Do you have a big presentation coming up and you are wondering how to memorize a speech? Are you about to present to your class or work peers, and you want to own your content even more? Memorizing a speech or presentation is challenging for sure, but you can do it with a little know how.
Decide: Memorize word for word or memorize beats
This is the big choice you need to make. If you are uncomfortable with being front and center, you may feel like verbatim memorization is the best choice for you. If this is you, take a look at how to memorize lines. It gives you great tips on how to learn the content word for word.
Be careful, when you memorize a speech verbatim, you may then end up sounding unnatural when you are presenting. Great presentations and speeches have a conversational quality about them, and that can be easily lost if you don’t know how to deliver memorized lines as well as an actor can.
Memorizing beats can be a much more natural way to present. The goal here is to own the logic behind the presentation and the transitions from one section to the next, but not to concern yourself with memorizing exact words. This usually ends up sounding (and feeling) much more conversational and engaging for an audience.
Start by mapping out your speech and the argument behind it. Look for the ideas (beats) that propel you speech forward. That’s the horizontal logic. Then look for the proof points for each of those beats. That’s the vertical logic. Study that logic until you know the real meaning behind your speech and can talk it in your sleep. In doing so, you are memorizing the argument, not just the words which will make your presentation much more powerful and engaging.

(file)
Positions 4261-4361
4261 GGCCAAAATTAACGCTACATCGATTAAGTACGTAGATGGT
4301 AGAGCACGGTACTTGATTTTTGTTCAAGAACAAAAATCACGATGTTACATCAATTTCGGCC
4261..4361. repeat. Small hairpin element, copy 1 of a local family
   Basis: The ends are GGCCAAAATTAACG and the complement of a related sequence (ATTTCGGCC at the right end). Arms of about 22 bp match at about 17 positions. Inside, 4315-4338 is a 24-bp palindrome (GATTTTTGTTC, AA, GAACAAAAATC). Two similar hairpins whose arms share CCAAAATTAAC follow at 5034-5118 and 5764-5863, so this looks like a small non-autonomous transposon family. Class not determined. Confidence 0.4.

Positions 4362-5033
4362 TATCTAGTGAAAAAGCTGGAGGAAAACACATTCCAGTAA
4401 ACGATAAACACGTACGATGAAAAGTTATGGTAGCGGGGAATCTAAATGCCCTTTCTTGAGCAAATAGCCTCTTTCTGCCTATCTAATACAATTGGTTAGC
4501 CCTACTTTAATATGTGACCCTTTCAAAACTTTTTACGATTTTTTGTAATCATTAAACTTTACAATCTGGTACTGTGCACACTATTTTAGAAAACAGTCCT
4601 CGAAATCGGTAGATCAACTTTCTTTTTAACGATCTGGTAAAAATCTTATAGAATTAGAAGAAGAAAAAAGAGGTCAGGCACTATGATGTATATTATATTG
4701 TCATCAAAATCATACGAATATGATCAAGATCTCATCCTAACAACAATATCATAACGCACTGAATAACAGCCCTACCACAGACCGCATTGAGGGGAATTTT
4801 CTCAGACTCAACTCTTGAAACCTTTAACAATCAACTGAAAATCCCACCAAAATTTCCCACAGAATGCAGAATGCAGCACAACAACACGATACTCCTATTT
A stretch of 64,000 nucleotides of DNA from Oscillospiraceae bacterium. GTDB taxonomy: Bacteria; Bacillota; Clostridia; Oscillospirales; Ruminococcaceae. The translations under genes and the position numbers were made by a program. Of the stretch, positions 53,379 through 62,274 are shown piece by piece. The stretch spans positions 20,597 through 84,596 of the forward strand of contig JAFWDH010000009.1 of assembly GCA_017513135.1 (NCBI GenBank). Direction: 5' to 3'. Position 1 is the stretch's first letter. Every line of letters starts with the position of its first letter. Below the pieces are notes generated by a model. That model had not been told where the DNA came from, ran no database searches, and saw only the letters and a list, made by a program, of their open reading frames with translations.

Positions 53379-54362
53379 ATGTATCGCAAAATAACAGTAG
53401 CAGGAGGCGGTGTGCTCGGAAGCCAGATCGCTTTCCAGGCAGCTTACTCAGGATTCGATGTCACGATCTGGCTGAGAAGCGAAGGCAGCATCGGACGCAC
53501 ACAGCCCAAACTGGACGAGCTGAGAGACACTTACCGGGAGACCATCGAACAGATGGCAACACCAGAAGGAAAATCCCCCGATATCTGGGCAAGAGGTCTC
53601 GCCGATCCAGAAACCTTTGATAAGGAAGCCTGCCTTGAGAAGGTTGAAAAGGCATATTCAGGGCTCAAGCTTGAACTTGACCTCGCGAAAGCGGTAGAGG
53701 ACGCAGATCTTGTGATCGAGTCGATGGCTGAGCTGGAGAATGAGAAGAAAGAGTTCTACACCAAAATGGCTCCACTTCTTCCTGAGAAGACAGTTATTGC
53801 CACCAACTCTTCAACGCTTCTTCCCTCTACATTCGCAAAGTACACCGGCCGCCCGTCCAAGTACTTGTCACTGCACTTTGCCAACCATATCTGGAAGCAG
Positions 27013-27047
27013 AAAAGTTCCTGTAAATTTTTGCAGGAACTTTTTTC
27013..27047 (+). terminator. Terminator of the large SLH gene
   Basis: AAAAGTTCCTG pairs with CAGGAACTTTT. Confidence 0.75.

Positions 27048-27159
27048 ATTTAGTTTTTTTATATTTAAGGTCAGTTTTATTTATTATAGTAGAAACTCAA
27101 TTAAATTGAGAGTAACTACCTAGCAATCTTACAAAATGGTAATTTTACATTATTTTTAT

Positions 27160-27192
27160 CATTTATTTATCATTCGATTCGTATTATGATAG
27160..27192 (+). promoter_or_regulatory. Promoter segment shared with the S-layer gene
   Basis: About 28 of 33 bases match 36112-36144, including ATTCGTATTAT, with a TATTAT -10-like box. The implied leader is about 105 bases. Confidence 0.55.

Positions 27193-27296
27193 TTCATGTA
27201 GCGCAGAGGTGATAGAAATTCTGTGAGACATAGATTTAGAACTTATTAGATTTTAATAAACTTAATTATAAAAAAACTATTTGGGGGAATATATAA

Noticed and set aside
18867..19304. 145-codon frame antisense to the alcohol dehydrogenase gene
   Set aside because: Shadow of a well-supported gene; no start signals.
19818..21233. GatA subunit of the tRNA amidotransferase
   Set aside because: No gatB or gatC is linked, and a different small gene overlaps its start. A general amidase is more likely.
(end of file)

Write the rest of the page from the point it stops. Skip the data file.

Write out an introduction and conclusion and memorize them verbatim
OK – you must be like “Wait a minute, you just said memorize the beats. What gives?” Yes, memorizing the beats will make your speech much more powerful, but memorizing your introduction and conclusion word for word gives you two real advantages:
- When your intro is memorized exactly and practiced to the point where it is second nature, you can then use those first few minutes of a speech to calm your nerves, gauge the audience and feel the mood of the room. You can scope out friendly faces that you can play to. You can decide if certain jokes or examples may or may not play well. You can tailor the speech to your audience on the fly.
- When your conclusion is memorized to the same level, you don’t have to worry about how to tie everything up. Many novices get trapped in the dreaded “conclusion loop” where they say the same things over and over, not sure how to pull it all together. If you’ve got your conclusion down cold, you don’t need to worry.
Practice on your feet, preferably in the room in which you are presenting
Just like in acting, much of a presentation is about physically owning your material. Your body needs to get used to the idea of presenting and the location of the event. It needs its own form of memorization. Get into the location, or if you can’t, find a place that is similar enough that it can make do. Run through your entire speech multiple times. If you lose yourself in the beats, don’t stop. Push through and find a way to continue. Remember where you faltered, work out the beat problem and then run through it again. Soon you will master that presentation and give the speech of your lifetime.
If you need to, use cue cards for the beats
If you are getting stuck in certain places with your speech, you can rely on cue cards (index cards). But use them properly. Don’t write out every verbatim word you want to say in your speech. You will get lost in those cue cards guaranteed. Instead, write out the horizontal and vertical logic bullet points that make up your beats. This will help you keep track of your speech in a format that’s much easier to follow, even with a few butterflies.